"We don't go to church; we are the church."
You've heard this before, as have I, many times. I understand the point being attempted, but I have seen such a sentiment espoused by those with a very low view of the church (i.e., the local church).
It's worth noting that the Greek word for "church" (ekklesia) means assembly
Most know the New Testament was written in Greek, but many don't know that the "Old Testament" used in the days of Jesus was the Septuagint, or LXX, a Greek translation of the Hebrew.
In the Septuagint, which the New Testament quotes, every time you see "assembly" in English in the Old Testament the word was ekklesia in the Greek Septuagint.
Sure, the church is the ekklesia, the "called out ones,"
but they are called out to be called together
. The church is community, not a bunch of individuals armed with their Bibles needing nothing or nobody else.
“If the church is central to God’s purpose as seen in both history and the gospel, it must surely also be central to our lives. How can we take lightly what God takes so seriously? How dare we push to the circumference what God has placed at the center?”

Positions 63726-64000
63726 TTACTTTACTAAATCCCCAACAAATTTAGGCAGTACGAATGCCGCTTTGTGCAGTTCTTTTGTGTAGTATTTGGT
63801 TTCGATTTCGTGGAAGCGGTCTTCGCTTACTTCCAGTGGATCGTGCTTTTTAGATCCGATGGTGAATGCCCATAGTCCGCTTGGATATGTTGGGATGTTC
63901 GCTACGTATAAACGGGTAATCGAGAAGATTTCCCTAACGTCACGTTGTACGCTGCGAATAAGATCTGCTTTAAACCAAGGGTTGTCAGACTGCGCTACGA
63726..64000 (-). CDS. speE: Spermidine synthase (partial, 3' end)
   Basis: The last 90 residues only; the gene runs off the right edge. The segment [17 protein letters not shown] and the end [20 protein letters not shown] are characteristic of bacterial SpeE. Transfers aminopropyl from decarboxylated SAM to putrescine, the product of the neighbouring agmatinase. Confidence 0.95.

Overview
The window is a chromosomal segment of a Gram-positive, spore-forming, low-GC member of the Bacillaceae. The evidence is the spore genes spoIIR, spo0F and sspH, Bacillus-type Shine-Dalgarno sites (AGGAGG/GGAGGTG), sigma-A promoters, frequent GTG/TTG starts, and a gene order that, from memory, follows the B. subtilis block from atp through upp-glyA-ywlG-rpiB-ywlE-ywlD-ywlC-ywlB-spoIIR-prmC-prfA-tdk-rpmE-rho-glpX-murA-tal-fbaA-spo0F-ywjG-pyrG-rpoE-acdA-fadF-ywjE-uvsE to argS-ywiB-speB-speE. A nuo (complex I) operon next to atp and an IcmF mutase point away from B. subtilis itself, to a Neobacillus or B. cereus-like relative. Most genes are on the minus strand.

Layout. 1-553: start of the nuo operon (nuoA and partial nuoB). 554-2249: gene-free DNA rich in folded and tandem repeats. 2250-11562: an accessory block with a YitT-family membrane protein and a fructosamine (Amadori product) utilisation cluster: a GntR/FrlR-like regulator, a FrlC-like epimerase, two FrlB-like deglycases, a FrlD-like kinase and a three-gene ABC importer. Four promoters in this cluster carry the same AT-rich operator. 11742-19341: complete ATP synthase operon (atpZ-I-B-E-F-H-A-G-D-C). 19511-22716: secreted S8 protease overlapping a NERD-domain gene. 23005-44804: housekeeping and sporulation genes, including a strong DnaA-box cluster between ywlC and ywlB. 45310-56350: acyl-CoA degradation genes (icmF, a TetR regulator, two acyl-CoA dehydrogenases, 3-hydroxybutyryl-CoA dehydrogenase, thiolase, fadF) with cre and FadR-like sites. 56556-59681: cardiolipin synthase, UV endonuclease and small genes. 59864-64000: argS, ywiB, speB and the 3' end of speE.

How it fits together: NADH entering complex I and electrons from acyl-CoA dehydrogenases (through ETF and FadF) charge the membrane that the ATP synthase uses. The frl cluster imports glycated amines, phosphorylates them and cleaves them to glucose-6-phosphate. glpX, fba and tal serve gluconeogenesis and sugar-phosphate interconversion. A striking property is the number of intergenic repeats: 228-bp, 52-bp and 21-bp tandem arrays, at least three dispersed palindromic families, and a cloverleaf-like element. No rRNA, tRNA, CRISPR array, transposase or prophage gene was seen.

- John Stott
Sadly, I know far too many who consider themselves spiritually mature, yet they have little to no commitment to the gathering of God's people for worship, edification, and encouragement.
It's ironic because they not only are failing in a very fundamental aspect of what it means to be a Christian, but they are also short-circuiting their own spiritual growth by not churching, which would give them a place to serve, worship, learn, encourage, and be encouraged.
In short, they are not being the church
and they are thwarting their own sanctification and, therefore, the glory God would get from them if their lives better reflected His character.
Hillary was wrong. It doesn't take a village. It takes a church
Be the church, of course, but you can't be the church without being with the church
Labels: church, language